Edgerton asserts that without black soldiers, the Confederate army wouldn’t have been able to gain any of their victories and insists that the Yankee portrayal of the south is flawed and biased.
“All across America folks have begun to orchestrate an attack on the [Christian cross of Saint Andrew],” said Edgerton. “Unfortunately, those of us who look like me, who earned a place of honor and dignity beside a man they not only called master, but a man they called family and friend, have been used as a weapon of choice to do this. Black men and women all across the Southland of America made all the implements of war for General Lee’s beloved army, provided all the foodstuffs for his army, went off to war even thought they weren’t supposed to be there legally. And beside them they earned a place of honor and dignity in the war for southern independence.”
“Yesterday, in Oxford Mississippi, the past commander of the Sons of Confederate Veterans said ‘This is a memorial we come to honor. It’s not political,’” says Edgerton. “I don’t know how it can not be political with the kinds of things that is happening in America today for those of us who love the Christian cross of Saint Andrew.”
He waved the Confederate flag and shouted, “I am that cross.”
Back at Battlefield Park, as he watches the soldiers prepare for the Battle of Selma, Harris doesn’t quite agree, although he shares Edgerton’s belief that the portrayal of slave owners in the Antebellum south is flawed.
“[The reenactment is] to promote the heritage and get people aware— you need to protect it,” he says.
A few miles from the Civil War reenactment site, at the base of the Edmund Pettus Bridge, Mitchell Columbus shares similar sentiments, but for a different cause. Dressed as a black Union soldier, Columbus attended a protest rally sponsored by the Ancient Africa Enslavement & Civil War Museum in downtown Selma.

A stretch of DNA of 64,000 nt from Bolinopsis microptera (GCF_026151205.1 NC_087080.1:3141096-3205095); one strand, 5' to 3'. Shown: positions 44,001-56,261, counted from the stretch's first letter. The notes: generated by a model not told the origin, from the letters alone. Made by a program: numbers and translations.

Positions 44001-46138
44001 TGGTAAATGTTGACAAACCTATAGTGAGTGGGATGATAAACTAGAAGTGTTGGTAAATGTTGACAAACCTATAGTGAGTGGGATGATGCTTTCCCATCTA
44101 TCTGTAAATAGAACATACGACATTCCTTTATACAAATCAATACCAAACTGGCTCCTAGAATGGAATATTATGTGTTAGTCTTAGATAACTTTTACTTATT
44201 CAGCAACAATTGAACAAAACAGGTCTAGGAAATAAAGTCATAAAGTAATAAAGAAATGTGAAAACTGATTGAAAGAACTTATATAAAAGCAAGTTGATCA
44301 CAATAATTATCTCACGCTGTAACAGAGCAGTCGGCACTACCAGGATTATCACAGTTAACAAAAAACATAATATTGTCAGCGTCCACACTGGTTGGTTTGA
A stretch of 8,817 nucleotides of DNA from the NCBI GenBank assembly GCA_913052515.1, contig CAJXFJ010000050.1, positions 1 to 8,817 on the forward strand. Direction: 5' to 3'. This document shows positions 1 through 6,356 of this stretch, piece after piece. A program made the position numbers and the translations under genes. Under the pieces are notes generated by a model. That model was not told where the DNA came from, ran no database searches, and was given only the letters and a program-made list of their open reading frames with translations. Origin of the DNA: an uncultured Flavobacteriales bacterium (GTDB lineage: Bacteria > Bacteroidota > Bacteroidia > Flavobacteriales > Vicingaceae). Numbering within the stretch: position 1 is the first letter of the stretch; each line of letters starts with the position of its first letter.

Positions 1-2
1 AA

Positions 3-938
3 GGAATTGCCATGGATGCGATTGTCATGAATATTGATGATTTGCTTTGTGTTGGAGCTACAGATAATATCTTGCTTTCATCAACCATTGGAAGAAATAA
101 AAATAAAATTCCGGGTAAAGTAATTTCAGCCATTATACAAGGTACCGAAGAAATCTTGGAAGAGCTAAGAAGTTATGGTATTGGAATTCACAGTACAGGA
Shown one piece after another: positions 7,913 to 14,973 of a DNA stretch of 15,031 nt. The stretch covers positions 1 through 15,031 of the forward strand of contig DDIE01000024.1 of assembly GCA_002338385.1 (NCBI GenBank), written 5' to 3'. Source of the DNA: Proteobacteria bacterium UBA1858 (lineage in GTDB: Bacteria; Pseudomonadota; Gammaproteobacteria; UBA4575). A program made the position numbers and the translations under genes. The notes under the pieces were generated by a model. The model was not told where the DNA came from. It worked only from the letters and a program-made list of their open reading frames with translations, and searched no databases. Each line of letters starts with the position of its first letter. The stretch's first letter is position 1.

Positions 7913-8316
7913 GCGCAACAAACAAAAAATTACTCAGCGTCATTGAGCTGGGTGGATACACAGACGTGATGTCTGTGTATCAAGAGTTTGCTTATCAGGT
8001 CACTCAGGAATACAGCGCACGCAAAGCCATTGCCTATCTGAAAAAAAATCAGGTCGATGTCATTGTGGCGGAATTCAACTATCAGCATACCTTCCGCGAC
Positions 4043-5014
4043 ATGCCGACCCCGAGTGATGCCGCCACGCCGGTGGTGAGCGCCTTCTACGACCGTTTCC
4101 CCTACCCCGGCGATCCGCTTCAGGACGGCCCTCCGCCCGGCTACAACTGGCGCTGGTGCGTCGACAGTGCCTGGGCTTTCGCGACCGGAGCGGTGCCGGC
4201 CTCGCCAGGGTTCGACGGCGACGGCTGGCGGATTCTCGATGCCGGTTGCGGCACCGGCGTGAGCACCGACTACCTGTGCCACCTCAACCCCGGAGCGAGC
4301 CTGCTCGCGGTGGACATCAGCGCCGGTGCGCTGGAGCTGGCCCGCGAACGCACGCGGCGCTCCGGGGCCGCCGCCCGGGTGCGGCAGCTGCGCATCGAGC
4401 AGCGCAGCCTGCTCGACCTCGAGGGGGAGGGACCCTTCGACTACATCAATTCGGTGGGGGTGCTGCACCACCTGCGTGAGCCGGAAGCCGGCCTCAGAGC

The activists gathered at the foot of the bridge to honor the black soldiers who were not mentioned at the Civil War reenactment and to pour libations in their honor.
Abayomi “Sister Yomi” Goodall, the director of the museum, organized the event after black soldiers were not allowed to participate in the reenactment activities.
“To commemorate is just to give honor,” says Columbus. He is not trying to antagonize the Civil War reenactors and does “not [want] to embarrass or infuriate” them, but he would like to honor some of the black Union soldiers.
He says he wants to honor them, as he wants to honor the foot soldiers who marched from Selma to Montgomery for the right to vote.
“I hosted a talk show for about three years and I loved interviewing the foot soldiers when I got a chance,” said Columbus. “I got their experience and perspective. We are the last generation to get to witness that generation, but it also lets us know that we’re not so far removed.”
Story, photos and video by Asha Glover and Colleen S. Good